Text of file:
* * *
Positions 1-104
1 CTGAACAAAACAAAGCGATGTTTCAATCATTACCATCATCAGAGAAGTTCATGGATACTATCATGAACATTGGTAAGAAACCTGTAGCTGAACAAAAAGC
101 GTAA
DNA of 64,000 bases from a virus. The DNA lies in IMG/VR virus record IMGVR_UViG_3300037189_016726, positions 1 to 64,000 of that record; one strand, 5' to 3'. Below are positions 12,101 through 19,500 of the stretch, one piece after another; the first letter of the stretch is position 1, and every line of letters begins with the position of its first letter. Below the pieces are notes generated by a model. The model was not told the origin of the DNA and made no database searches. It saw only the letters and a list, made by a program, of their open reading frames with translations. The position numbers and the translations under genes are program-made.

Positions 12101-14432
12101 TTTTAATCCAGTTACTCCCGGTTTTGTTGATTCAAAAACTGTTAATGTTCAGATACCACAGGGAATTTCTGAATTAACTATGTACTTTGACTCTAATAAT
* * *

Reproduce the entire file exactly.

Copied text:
Positions 1-104
1 CTGAACAAAACAAAGCGATGTTTCAATCATTACCATCATCAGAGAAGTTCATGGATACTATCATGAACATTGGTAAGAAACCTGTAGCTGAACAAAAAGC
101 GTAA
DNA of 64,000 bases from a virus. The DNA lies in IMG/VR virus record IMGVR_UViG_3300037189_016726, positions 1 to 64,000 of that record; one strand, 5' to 3'. Below are positions 12,101 through 19,500 of the stretch, one piece after another; the first letter of the stretch is position 1, and every line of letters begins with the position of its first letter. Below the pieces are notes generated by a model. The model was not told the origin of the DNA and made no database searches. It saw only the letters and a list, made by a program, of their open reading frames with translations. The position numbers and the translations under genes are program-made.

Positions 12101-14432
12101 TTTTAATCCAGTTACTCCCGGTTTTGTTGATTCAAAAACTGTTAATGTTCAGATACCACAGGGAATTTCTGAATTAACTATGTACTTTGACTCTAATAAT